Directed by: Tyler Perry
Theatrical release: April 22, 2011
DVD release: August 30, 2011
Running time: 106 minutes
Editor’s Rating: ** out of 5 stars
Tyler Perry movies have become synonymous with mixing outlandish slapstick comedy with serious social issues. Madea's Big Happy Family is no exception.
The theme of combining light and dark permeates throughout Madea’s Big Happy Family: Madea is caught up in her usual over-the-top shenanigans, but finds herself coming to the rescue of her niece Shirley (played by Loretta Devine) by charming Shirley's family members (as only Madea can) into attending a family dinner. Shirley desperately wants all of her children assembled together so that she can share news of her health status with them.
Oh boy, the children. The daunting task of convincing them to gather for dinner proves almost impossible as Shirley's adult offspring is each embroiled in drama of their own. Bryon, played by Bow Wow, is Shirley's only son and the youngest. He is caught-up in baby-mama drama with an impossibly ghetto girl who loves to 'sing' his name. He's recently had law troubles and is trying to walk the straight and narrow, though his selfish and demanding girlfriend, Renee (Lauren London), has other plans. Kim (played by All My Children vet Shannon Kane) is the snobbish, downright mean eldest sibling. She bears the burden of a troubled past and all of those around her, especially her patient husband Calvin (Isaiah Mustafa), pay the price. Tammy is the responsible, albeit unfulfilled sister who has no respect for her spouse and their sons have even less respect for their parents.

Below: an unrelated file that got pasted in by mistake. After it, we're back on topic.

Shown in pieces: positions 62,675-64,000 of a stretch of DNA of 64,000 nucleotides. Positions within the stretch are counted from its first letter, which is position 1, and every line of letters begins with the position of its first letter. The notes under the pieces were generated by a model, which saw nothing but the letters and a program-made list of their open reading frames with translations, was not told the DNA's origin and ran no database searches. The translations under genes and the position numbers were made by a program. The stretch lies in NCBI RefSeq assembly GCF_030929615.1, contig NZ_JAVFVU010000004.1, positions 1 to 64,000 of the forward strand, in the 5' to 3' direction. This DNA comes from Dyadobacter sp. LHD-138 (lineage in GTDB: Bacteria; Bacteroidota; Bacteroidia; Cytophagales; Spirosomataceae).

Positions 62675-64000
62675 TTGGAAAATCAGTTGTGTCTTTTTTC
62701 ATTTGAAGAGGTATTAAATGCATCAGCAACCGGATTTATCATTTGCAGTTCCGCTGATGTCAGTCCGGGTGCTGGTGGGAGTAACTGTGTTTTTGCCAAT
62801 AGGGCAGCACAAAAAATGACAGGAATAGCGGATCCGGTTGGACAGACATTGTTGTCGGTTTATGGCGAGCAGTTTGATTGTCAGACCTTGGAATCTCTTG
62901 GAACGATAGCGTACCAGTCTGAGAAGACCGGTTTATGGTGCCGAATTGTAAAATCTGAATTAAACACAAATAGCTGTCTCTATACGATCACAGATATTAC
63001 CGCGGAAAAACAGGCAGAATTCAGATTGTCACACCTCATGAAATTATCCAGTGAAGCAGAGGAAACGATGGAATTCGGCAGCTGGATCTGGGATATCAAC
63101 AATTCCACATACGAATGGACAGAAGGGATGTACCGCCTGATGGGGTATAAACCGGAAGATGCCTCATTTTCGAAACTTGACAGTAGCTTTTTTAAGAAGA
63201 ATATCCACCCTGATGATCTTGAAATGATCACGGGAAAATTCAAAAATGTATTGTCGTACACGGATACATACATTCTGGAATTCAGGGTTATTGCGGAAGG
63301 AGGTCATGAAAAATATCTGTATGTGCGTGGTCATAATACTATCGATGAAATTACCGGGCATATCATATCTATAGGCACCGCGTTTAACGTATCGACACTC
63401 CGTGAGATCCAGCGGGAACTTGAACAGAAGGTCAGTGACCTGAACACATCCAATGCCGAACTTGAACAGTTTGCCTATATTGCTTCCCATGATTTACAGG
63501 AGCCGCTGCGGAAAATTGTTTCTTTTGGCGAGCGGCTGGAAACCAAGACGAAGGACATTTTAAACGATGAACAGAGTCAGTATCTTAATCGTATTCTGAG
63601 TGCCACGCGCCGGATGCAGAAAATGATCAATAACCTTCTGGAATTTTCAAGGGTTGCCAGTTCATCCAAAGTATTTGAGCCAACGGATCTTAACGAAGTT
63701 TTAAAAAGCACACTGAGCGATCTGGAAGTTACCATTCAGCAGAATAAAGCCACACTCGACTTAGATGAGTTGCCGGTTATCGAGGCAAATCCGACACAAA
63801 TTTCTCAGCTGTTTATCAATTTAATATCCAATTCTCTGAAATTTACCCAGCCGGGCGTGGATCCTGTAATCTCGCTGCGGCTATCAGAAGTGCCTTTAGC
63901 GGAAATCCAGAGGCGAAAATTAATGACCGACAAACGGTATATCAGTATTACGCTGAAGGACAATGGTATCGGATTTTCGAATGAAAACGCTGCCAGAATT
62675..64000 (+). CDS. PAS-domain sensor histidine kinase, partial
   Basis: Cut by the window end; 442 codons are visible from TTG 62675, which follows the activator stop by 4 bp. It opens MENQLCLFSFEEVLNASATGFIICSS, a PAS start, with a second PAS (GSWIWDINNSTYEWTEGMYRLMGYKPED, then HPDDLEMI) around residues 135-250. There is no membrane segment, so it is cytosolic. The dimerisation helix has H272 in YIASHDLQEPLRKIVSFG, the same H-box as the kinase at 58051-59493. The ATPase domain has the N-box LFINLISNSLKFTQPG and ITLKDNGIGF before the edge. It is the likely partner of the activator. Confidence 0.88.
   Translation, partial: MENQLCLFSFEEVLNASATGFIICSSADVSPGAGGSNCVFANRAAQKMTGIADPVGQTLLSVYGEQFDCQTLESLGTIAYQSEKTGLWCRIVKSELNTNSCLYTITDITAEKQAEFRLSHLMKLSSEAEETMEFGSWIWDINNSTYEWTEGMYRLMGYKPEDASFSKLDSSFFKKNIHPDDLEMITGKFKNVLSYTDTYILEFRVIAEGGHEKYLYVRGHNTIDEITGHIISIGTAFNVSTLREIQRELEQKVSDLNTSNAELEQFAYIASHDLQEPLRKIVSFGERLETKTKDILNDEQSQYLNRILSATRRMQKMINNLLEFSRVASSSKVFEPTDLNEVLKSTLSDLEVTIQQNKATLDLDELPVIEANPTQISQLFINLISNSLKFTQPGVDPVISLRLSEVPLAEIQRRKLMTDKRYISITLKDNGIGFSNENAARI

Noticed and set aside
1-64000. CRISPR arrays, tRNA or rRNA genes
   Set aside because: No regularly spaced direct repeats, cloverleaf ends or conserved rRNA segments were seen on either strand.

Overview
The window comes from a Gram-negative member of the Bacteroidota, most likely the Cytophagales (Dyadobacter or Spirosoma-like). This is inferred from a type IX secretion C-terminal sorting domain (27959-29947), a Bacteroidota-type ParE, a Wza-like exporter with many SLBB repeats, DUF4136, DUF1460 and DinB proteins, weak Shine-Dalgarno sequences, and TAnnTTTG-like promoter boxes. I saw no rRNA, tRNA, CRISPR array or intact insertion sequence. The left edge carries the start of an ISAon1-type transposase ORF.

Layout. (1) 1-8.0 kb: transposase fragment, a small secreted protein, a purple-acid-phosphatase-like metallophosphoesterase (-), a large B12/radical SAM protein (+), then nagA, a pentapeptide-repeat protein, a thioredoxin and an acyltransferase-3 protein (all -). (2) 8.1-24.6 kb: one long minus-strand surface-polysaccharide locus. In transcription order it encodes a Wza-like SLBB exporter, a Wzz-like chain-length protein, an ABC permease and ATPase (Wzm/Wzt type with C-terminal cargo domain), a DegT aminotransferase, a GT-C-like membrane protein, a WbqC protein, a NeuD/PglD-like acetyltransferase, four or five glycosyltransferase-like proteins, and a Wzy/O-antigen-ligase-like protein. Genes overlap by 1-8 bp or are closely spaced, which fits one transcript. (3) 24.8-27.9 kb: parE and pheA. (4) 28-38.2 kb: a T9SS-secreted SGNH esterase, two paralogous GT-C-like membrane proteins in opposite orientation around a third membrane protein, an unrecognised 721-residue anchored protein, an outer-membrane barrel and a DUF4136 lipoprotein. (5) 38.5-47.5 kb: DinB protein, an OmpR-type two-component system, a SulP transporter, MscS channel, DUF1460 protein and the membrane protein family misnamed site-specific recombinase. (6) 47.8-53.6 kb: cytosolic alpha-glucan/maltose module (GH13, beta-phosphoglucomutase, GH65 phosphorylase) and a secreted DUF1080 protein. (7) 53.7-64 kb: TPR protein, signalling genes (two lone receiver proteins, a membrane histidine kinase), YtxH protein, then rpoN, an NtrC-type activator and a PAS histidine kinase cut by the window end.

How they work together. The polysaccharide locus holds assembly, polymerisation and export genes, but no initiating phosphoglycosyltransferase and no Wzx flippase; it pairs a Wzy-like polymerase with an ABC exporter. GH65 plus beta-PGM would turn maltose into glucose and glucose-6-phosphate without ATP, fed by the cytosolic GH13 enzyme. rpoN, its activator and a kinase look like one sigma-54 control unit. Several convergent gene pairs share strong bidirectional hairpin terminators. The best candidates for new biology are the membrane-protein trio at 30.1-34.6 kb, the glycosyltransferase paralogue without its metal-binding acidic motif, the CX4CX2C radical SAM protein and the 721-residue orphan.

After some not-so-subtle wrangling, Madea follows through on the promise to unite Shirley's family for the dinner, and that's where it hits the fan. Arguments soon ruin everyone's appetite, and a long-buried family secret is revealed.
The important matter of visiting the doctor for regular check-ups and the advantages of preventative medicine is also a major focus of the film, brought to light by the insane Mr. Brown (David Mann), who is scheduled for his first colonoscopy. Madea’s daughter Cora (Tamela Mann) accompanies him to his appointment and she immediately regrets it. At the end of the day, everyone must face the truth about themselves, including Madea, with a little help from Maury Povich. Audiences are treated to a very rare side of Madea, and, yeah it's as silly as you'd expect.
Madea's Big Happy Family is not Tyler Perry’s best work, but it serves its purpose: to provide a light-hearted getaway and some laughs, all the while sending a message of the importance of love, forgiveness, family and responsibility.
*I viewed this film via my personal DVD collection.*